Textured Mist/Cloud effects: combine with masking to add cloud texture to a sky, or give the impression of fog or haze on a landscape.
 Live Solarise: create a non-destructive solarise effect, control its angle and intensity, then use blending options to change the tones in your image.
 Halftone Effects including diagonal lines and continuous dots.
 Light Leaks with controllable positioning on canvas.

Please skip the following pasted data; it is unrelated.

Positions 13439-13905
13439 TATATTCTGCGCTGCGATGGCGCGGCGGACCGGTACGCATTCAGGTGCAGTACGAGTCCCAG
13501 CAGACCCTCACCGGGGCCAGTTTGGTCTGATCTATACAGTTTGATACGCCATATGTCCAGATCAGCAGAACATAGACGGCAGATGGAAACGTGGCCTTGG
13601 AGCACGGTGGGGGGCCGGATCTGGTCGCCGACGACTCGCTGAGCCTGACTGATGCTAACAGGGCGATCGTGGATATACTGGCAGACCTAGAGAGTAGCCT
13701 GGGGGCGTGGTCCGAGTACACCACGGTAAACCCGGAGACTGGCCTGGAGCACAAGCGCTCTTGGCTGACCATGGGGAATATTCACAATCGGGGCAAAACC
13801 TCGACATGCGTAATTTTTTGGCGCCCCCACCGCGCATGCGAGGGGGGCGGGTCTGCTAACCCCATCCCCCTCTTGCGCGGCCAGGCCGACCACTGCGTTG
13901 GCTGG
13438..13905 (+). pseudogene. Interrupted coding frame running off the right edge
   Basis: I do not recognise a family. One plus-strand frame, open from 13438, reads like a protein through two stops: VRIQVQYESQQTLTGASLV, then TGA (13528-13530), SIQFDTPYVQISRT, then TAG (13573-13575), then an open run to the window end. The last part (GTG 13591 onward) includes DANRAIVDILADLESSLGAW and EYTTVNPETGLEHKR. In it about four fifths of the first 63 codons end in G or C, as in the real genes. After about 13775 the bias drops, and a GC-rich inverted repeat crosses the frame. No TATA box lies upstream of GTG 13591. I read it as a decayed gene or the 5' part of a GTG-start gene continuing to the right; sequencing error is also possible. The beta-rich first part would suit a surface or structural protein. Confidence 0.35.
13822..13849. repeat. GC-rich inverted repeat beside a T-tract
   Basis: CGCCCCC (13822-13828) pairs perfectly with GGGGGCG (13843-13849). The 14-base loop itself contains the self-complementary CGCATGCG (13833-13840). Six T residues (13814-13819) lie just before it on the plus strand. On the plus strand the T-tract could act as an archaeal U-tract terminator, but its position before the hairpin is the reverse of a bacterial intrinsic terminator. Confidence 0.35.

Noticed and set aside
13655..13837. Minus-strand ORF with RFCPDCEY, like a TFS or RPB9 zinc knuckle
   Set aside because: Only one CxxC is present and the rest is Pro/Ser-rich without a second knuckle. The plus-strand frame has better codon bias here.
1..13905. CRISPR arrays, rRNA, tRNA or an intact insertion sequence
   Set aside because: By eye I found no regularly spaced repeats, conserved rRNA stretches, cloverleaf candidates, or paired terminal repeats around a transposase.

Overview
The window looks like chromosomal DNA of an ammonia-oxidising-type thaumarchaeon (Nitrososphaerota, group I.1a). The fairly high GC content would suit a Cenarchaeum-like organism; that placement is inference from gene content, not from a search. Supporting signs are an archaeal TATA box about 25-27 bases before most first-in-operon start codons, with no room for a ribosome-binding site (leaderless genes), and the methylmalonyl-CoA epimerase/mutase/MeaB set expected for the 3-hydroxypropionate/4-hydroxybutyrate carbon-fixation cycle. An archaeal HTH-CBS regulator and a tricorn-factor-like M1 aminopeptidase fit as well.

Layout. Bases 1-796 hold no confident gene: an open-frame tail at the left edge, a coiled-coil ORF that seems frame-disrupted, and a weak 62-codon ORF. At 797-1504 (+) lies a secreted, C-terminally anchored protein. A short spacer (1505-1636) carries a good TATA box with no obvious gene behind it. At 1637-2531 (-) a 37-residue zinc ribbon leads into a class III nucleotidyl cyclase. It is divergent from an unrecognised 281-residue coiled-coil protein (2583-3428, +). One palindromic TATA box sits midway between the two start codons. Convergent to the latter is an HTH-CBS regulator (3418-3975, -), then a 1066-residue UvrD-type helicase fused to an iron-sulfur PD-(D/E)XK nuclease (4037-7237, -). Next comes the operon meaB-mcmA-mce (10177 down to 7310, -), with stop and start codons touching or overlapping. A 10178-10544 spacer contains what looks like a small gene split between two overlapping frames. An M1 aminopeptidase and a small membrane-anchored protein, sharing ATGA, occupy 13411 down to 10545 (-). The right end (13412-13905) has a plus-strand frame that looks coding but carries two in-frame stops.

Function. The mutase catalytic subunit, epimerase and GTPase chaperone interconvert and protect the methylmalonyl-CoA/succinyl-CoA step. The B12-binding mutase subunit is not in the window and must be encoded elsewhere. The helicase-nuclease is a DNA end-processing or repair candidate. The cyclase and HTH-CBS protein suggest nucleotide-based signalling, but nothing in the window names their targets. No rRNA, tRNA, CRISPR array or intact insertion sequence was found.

Dissolve noise and diffuse effects to emulate a Dissolve blend mode. Shadow boost filter for softer, more natural shadow detail enhancement. Warm and Cool Tone filters as an alternative to the White Balance adjustment. Workflow Brushes Provides two new brush categories, Masking and Shadows, designed for quick access to suitable brushes for composite and architectural visualisation work. Masking brushes: Soft round brushes at preset sizes (64px, 256px, 1024px) with tight spacing and full flow. Ideal for consistent brush strokes which are required when painting on and off mask layers. Soft and hard edge variants provided. Textural brushes with dynamics to randomise X/Y spacing and rotation. Great for more realistic blending with cut out layers. Shadow brushes: Oval shaped brushes at preset sizes (64px, 128px). Saves having to create custom brushes with modified shape and rotation. Square shadow brushes for diagram and plan work. HDR Authoring (part of JR Macros) Macros to help author HDR (High Dynamic Range) content and tone map it to SDR (Standard Dynamic Range). The tone mapping to SDR and nonlinear to linear transform macros can be used with SDR displays—the other macros however are intended for use with HDR or EDR displays where the extended brightness values can be displayed. The macros include: Tone Map to SDR: performs tone mapping to SDR, providing user options like separate shadow/highlight mapping, brightness/contrast control and local contrast enhancement. Clamp Max HDR Brightness: restricts the headroom (dynamic range) of the HDR document and clamps it to a specified brightness value. Clamp Max HDR Brightness RGB Mix: as above, but with individual control over how the RGB colour channels are clamped. Filter Only HDR Values: filters through only values above SDR, which is useful for visualising the HDR values in a document. HDR Colour Map: visualises the HDR colour contribution and colour crossover with the ability to modify the threshold for the RGB channels separately. Nonlinear to Linear Transform Correction: Affinity Photo will typically use a non-linear view transform even when in a 32-bit linear colour space—this is so the user can see how the image or document will look when exported to a non-linear format like JPEG/TIFF/PNG etc. However, 3D artists will usually want to have a ‘linear’ look to their render so it looks consistent with what they were working on in their 3D software. Simply run this macro to add a Procedural Texture live filter that performs a gamma transform to achieve this. You can then export your renders to TIFF/JPEG etc and have them look correct. Linear to Nonlinear Transform Correction: included as a reversal to the Nonlinear to Linear transform above, applies a non-destructive non-linear gamma transform. ---- I hope you find the above useful, and in case you missed it, here's the download link again! https://affin.co/workflow Any feedback and/or suggestions are always appreciated.